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  • Emiru Okada

I Love Myself Series #4: The story about how difficult it is to wear the makeup I want in Japan

My full makeup debut was at my high school graduation when I was 18. I know it's a little late for me, and my mother even suggested I wear a little makeup since I was already in high school. While my classmates around me were waking up early and working hard to show how good their skin looked, I was focused on how long I can sleep.

Even after entering college, I continued to go to lectures with glasses and no makeup. I only put on contacts and a full face of makeup when I went out with my friends. At that time, I was referring to YouTube and magazines to learn about various makeup methods and saw a video on "popular makeup that men like."

“Don't draw the eyeliner too thick or too long. If you make it too winged, it will look crazy, so just a little bit from the corner of the eye is enough.”

“If the eyeshadow is too pigmented, it will look too gaudy, so you have to choose a softer pink shade!"

“False eyelashes are too flashy, so put some effort into growing your own eyelashes!"

It was unclear what constituted "popular makeup that men like," but I knew it was the exact opposite of what I was doing: Winged eyeliner and orange and shimmery eyeshadow, with the finishing touch of false eyelashes facing up. I wasn't wearing makeup to appeal to men, but I felt conflicted that none of my favorite makeup methods fell under that category.

The more I looked into it, the more I found that the makeup I liked was so strong that it was considered to be “gyaru makeup” in Japan, or one of those “don’ts for date makeup.” Like with my own body size, I was reminded once again that I did not meet Japanese standards.

Around that time, a cosmetic brand called Fenty Beauty launched in the United States. The brand, founded by artist Rihanna in 2017, was the first in the cosmetics industry to launch a 40-color foundation. The foundation and concealer released after the first launch expanded the color range further to 50 shades.

I remember how shocking this announcement was to me, as I had always bought a foundation that suited my skin color.

"There were people who couldn’t find the right color for their foundation? In this era?"

These questions came to my mind, but it was obvious that there was not a trace of inclusivity when I looked at the Japanese cosmetics industry.

The foundation colors typically sold in Japan only have a few color variations. Even though there are many of them, it can be seen that there is not a wide range of colors. Some people may think it is difficult to find the right shade for their skin tone in Japan because the products are usually lighter, have stronger undertones, or have a limited variety of colors.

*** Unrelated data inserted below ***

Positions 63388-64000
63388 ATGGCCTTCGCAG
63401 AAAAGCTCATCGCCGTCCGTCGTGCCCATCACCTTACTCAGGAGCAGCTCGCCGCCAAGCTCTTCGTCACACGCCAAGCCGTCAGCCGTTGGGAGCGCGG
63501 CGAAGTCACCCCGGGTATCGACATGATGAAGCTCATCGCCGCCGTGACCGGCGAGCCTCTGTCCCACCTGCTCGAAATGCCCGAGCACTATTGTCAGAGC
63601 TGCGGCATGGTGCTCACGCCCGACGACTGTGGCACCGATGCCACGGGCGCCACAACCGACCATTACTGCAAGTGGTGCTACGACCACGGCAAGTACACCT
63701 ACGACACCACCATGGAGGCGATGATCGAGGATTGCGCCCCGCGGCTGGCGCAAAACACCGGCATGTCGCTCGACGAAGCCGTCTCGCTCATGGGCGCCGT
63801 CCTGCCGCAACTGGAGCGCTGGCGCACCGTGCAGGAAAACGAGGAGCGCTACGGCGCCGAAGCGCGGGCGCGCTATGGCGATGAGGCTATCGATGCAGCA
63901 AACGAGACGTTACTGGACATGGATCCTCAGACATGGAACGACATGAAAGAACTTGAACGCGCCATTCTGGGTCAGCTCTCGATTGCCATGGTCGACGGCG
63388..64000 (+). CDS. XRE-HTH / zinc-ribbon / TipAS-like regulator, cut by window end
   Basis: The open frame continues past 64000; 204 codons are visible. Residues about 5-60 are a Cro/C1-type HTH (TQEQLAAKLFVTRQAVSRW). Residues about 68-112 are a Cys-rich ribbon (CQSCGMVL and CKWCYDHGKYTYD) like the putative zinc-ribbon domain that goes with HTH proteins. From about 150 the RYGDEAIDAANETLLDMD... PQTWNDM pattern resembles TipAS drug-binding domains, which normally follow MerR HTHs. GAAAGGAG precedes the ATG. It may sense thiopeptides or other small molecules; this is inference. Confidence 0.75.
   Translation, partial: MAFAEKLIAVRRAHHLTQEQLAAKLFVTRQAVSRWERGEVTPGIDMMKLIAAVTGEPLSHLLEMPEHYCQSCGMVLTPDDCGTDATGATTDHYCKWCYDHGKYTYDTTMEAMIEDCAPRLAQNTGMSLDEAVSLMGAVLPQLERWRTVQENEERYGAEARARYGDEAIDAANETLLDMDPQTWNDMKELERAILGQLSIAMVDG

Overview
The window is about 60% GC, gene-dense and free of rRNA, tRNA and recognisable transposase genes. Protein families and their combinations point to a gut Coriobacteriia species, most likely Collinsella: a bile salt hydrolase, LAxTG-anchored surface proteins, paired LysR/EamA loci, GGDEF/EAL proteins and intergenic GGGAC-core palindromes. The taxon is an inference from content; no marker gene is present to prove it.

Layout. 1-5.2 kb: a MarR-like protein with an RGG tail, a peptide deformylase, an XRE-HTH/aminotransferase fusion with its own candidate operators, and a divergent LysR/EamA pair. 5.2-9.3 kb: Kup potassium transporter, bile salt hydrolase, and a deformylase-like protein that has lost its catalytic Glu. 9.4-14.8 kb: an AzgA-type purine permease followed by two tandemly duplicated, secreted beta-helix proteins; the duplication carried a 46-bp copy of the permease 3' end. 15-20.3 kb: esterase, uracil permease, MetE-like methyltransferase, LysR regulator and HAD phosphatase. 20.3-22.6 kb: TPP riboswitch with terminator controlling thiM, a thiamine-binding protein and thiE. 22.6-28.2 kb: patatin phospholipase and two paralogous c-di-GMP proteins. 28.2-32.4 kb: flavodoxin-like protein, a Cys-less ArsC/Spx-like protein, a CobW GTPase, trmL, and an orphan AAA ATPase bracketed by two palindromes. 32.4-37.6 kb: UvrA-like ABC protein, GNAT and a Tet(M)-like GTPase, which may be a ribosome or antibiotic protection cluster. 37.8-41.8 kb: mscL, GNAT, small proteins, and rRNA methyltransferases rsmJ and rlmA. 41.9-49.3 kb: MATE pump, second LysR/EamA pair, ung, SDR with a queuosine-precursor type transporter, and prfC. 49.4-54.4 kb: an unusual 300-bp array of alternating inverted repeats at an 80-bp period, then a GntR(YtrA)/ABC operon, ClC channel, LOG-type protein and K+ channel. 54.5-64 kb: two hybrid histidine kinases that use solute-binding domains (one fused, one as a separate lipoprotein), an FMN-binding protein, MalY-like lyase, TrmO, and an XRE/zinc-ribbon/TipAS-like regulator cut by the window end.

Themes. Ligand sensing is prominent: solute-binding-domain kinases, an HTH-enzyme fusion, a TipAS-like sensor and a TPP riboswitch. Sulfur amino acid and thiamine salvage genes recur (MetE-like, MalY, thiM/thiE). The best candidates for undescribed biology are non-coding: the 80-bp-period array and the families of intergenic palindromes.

What about magazines that cover foreign brands or makeup pages on the Internet?

Magazine pages with headlines like “You can get the beautiful skin you’ve always wanted!” do not usually include darker shades of foundation. Does beautiful skin have to be fair?

Of course, there may be a target audience for the magazine, but what about the way the publication unconsciously associates beautiful skin with fair skin? It may be inevitable that the ingredients of products divide the age groups. But at a time when diversity is wanted in various areas, product development and marketing that lacks inclusiveness could affect the younger generation.

There are many other areas for improvement.

Untidy natural eyebrows are said to be "unrefined," heavy makeup is said to be "gaudy" and an "unfavorable makeup." In addition, most of the close-ups of the eyes that appear on makeup pages are double eyelids. In fact, in teen magazines, there is usually a page where people with a mono eyelid can learn how to use eye patches to make their eyes double eyelid. Excessive use of eyelid patches can lead to inflammation and sagging of the eyelids, as well as other risks, but I cannot find any cautions written about this. If a reader with dark skin or monolid eyes wants to use the makeup listed, do they have to imagine it instead of actually seeing it? If a reader with dark skin wants to use the makeup listed, do they have to imagine it instead of actually seeing it? If a reader with monolid eyes wants to try new makeup, do they have to follow techniques that may not be suitable for their facial parts?

Like fashion, makeup trends always change. The shape and fineness of eyebrows and techniques change with fashion. Why does the definition of "cute" change each time? Whether the eyebrows are thick or thin, parallel or arched, if it suits the person or not, it is cute, is it not? We could use a pigmented lip product regardless of your skin tone, the weather, or the event.

Because magazines catch many eyes, I hope they do not enforce trends. I hope to see models of different skin tones and genders so that everyone can enjoy makeup. I hope to see articles on self-love so that more people can become confident. I hope they diversify models in the magazines, so both teenagers and adults can love themselves for who they are.

“Fuck the unfavorable make-up. The sharpness and angle of the eyeliner is a sign of confidence.”

I do not care about the ideals and standards demanded by others or society.

It is more important for me to be confident in myself and to love myself wholeheartedly.

I put on the makeup I like while advocating these thoughts.


In hopes that beauty standards in Japan become more inclusive, to a point of extinction.

In hopes that everyone will be able to live the way they want to.

And most importantly, in hopes that people will be able to love themselves the way they are.

I am writing this series, “I Love Myself” with these hopes in mind.

Written by Emiru Okada

Translated by Kana Miyazawa and Emiru Okada

Graphics by Claudia MacPhail


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